In one embodiment of the incandescent bulb and reflector system of the present invention the entire structure is only about 5.4 millimeters in diameter and 15.2 millimeters in length. The small size not only provides compactness and light weight, but the ratio of length to width militates against breakage, even when roughly handled.
The filament of a small incandescent lamp is contained within a hollow cylindrical envelope that is closed at its front, or light emitting end. A lens may be utilized at the front end to further project some of the light emitted by the filament and redirect it into a beam. The filament is ideally be spaced back a short distance from the lens. Light which propagates in a range of angles from perpendicular to the direction in which light is to be emitted to an acute angle in the direction in which light is to be emitted, is reflected and re-directed in the forward direction by a curved reflective surface on the inside of the base. The inside of the base which forms the reflector sweeps extends rapidly away from the glass envelope at a point which balances the capture of light with the support requirements for the glass envelope. The curvature of the reflector may be parabolic, elliptical or any shape which is necessary to re-direct the light and in any manner desired.
In one embodiment, the transition from the first portion of the reflector base which holds the glass envelope to the second portion of the reflector base which forms the re-directive surface may have a circular lip such that the second portion containing the re-directive surface has a smaller inner diameter than the first portion which secures the bulb. In another embodiment, a cylindrical portion of minimum internal diameter may form a third portion extending between the relatively larger diameter first portion and a same diameter second portion.
Ideally an adhesive is utilized to securely mount the glass envelope within the reflector base at a point close enough to the light emitting end of the glass envelope that minimum bending moment is exerted on the forward portion of the glass envelope. Adhesive is also typically employed to join the reflector portion to the base portion of the reflector base.
The manufacture of the lamp assembly of the present invention involves machining a length of bar stock to achieve both the bore and re-directive surface of the reflector portion. The base portion is machine bored and typically has an exterior surface which is flush with the reflector portion. In one embodiment, the base portion has a threaded portion which is spaced apart from the central portion of either the base portion or the reflector portion so that it may be fitted within a wider range of female electrical sockets.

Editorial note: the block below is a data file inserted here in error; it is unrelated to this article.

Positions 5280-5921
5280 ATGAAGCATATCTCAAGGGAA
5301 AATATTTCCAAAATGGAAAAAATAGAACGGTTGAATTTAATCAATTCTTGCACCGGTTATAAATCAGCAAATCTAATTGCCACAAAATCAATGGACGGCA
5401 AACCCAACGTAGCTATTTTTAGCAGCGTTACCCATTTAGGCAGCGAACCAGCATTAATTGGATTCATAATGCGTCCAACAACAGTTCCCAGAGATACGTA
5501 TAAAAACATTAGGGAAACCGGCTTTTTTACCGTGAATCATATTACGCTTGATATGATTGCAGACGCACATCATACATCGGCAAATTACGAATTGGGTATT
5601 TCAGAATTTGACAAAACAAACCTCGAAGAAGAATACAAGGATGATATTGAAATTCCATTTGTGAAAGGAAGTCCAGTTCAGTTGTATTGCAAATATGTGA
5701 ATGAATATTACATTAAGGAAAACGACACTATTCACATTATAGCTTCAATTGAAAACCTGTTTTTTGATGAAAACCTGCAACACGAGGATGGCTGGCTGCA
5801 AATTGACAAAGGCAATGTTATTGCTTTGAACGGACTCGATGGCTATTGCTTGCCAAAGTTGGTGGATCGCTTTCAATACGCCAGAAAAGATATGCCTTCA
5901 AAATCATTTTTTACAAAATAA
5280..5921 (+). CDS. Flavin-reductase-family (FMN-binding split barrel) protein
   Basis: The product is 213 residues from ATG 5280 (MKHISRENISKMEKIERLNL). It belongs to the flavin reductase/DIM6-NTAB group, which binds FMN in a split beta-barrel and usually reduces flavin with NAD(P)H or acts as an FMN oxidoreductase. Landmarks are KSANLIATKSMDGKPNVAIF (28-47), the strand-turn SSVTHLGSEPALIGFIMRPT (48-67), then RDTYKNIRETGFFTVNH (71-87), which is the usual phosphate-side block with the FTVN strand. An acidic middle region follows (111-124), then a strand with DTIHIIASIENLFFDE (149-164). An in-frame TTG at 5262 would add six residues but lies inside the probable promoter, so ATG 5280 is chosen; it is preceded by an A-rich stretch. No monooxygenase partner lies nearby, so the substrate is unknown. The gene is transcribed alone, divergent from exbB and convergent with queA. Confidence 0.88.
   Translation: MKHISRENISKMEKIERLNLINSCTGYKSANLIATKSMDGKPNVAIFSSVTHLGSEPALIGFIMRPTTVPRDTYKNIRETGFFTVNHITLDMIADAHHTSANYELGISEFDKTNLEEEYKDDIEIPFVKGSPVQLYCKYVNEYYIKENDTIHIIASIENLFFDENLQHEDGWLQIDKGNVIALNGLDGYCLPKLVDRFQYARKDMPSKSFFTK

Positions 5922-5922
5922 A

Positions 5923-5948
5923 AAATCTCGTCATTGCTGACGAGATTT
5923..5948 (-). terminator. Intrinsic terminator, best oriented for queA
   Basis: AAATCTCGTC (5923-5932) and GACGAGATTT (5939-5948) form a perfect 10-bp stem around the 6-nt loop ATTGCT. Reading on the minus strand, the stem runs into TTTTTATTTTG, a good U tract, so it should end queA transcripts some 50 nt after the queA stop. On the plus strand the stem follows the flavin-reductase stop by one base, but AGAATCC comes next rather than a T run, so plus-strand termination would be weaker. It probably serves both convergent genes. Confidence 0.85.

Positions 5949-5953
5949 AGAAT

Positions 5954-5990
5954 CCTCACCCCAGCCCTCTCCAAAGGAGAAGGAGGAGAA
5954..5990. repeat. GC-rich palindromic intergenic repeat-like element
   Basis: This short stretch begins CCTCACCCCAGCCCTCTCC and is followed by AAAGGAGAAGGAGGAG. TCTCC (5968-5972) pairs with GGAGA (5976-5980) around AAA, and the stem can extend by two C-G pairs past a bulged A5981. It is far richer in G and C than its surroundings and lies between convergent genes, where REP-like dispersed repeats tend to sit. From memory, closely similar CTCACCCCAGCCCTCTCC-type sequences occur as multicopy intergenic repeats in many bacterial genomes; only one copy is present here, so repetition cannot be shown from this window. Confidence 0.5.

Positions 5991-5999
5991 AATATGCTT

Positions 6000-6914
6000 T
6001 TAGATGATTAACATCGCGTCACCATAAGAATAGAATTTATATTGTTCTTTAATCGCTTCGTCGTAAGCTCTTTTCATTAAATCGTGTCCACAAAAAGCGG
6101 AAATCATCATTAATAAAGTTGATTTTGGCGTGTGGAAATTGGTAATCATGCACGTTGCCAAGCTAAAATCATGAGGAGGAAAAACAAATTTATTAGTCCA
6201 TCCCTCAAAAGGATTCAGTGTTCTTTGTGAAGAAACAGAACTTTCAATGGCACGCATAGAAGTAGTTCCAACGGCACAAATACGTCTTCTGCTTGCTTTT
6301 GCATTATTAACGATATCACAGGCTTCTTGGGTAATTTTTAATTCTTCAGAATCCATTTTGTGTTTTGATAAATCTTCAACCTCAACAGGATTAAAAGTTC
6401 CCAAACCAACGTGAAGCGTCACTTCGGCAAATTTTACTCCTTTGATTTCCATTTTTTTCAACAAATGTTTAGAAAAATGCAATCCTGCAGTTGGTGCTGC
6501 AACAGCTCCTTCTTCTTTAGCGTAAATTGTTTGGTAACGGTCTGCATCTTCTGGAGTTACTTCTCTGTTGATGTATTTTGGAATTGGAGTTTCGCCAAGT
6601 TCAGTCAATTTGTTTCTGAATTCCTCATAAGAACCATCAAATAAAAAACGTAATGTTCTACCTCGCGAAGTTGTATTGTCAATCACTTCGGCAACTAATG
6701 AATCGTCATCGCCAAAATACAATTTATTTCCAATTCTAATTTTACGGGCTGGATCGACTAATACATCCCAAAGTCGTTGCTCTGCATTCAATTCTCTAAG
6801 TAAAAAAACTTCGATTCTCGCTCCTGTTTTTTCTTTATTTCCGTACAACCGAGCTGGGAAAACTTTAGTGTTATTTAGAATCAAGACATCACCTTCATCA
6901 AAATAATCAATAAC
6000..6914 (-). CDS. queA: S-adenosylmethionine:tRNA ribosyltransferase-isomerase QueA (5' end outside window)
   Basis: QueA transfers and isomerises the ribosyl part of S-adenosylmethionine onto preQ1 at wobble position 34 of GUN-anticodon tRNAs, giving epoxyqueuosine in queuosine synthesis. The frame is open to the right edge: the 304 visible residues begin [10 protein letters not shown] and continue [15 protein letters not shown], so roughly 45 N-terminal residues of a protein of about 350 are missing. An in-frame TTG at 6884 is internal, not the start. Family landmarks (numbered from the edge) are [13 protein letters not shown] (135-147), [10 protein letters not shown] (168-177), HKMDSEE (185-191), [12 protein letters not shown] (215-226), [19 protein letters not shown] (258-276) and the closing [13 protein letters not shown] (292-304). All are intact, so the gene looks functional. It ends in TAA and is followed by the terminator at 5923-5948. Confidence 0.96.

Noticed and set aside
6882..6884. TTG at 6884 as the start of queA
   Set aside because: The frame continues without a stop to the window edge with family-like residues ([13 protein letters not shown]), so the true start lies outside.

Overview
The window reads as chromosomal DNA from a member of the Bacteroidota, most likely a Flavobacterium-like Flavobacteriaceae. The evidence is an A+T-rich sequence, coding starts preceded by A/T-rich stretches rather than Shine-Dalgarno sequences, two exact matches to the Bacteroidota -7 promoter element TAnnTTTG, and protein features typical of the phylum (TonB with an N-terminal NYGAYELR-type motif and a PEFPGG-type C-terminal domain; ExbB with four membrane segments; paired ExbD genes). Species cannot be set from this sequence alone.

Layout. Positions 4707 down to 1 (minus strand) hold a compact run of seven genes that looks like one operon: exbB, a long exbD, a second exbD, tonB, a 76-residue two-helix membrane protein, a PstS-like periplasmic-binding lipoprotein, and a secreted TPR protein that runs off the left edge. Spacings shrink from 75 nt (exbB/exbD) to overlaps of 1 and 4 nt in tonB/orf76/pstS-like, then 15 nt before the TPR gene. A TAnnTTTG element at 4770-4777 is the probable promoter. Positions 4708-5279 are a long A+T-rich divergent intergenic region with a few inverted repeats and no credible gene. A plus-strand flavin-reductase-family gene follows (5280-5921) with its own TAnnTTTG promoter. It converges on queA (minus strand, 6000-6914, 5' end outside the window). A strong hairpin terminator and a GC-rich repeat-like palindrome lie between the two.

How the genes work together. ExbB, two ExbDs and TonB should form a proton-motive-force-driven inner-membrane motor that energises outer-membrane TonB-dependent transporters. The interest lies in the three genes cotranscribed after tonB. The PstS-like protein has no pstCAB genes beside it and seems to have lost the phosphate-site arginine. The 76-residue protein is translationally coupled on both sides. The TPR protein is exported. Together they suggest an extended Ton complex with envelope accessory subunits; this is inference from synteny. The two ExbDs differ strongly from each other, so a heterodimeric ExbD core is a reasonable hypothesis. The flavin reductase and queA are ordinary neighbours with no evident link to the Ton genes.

These and other aspects of the invention will be better understood from the following description in which reference is made to several drawings of which:
FIG. 1 is a side cross sectional view of an incandescent lamp;
FIG. 2 is a side cross sectional view showing a first embodiment of a one piece construction of a reflector base of the lamp system of the present invention;
FIG. 3 is a side cross sectional view showing the lamp of FIG. 1 mounted in the reflector base of FIG. 2 to form the lamp system of the present invention;
FIG. 4 is a cross sectional view of a separate base which is combinable with reflectors to be shown in subsequent FIGURES to form further embodiments of the lamp system of the present invention;
FIG. 5 is a cross sectional view of a separate reflector fittable over the base of FIG. 4 to form a second embodiment of the lamp system of the present invention;
FIG. 6 is a top view of the reflector of FIG. 5;
FIG. 7 is an installation tool utilizable with the lamp system shown formed by the reflector of FIG. 5 and the base of FIG. 4;
FIG. 8 is a cross sectional view of the separate reflector of FIG. 5 fitted over the base of FIG. 4 to form a second embodiment of the lamp system of the present invention;
FIG. 9 is a cross sectional view of a third embodiment of a lamp system similar to FIG. 8 but having an axially extended land portion;
FIG. 10 is a side view of the lamp system shown in FIG. 8;
FIG. 11 is a cross sectional view of a separate reflector fittable within the base of FIG. 4 to form a fourth embodiment of the lamp system of the present invention; and
FIG. 12 is a cross sectional view of the separate reflector of FIG. 11 fitted within the base of FIG. 4 to form the fourth embodiment of the lamp system of the present invention.
FIG. 1 shows a small incandescent lamp 21 of a well known construction, typically used for flashlight bulbs. The lamp 21 includes a filament 23 that is attached at either of its ends to filament support legs 25 and 27. This assembly is then enclosed in an envelope 29 of glass or other light transmissive material. The envelope includes a hollow portion 31 closed at its front end by a lens 33 and closed at its rear end by the rear end portion 35 that the filament support legs 25 and 27 extend through.
FIG. 2 shows a cross section of a reflector base 37 in a first embodiment of the present invention. In this first embodiment, the reflector base 37 is a unitary structure having an imaginary central axis 39 extending therethrough. The internal surfaces of the reflector base 37 include a first reflector portion 41 which curves into an abrupt transition 43 and then into a central bore portion 45. The central bore portion 45 lies adjacent an angled transition portion 47. In machining the reflector base 37, the transition portion 47 may be milled simultaneously with the formation of the central bore portion 45. The other end of the angled transition portion 47 abuts a cylindrical rear bore 49.
The exterior of the reflector base 37 includes a cylindrical forward exterior portion 51, a threaded rear exterior portion 53 and a separation portion 55 which clearly separates the cylindrical forward exterior portion 51 from the threaded rear exterior portion 53.
FIG. 3 shows the lamp of FIG. 1 installed in the reflector base 37 of FIG. 2 to form a lamp assembly 55. Because it is known in advance that the lamp will be used in the base, the filament support legs 25 and 27 are not trimmed, but instead they are left long enough to extend to the rear portion of the reflector base 37 where the filament support leg 25 is connected to a center terminal 57, while filament support leg 27 is connected to the rear bore 49 of the reflector base 37. An insulator 59 fits into the cylindrical rear bore 49 and holds the center terminal 57 away from contact with the cylindrical rear bore 49, while at the same time pressing the filament support leg 27 against the rear bore 49. As can be seen at the right hand side of FIG. 3, when the filament 23 is in the position shown, some of the light that is emitted by the filament 23 in the lateral and rearward directions is intercepted by the reflector portion 41 and added to a collective beam 61.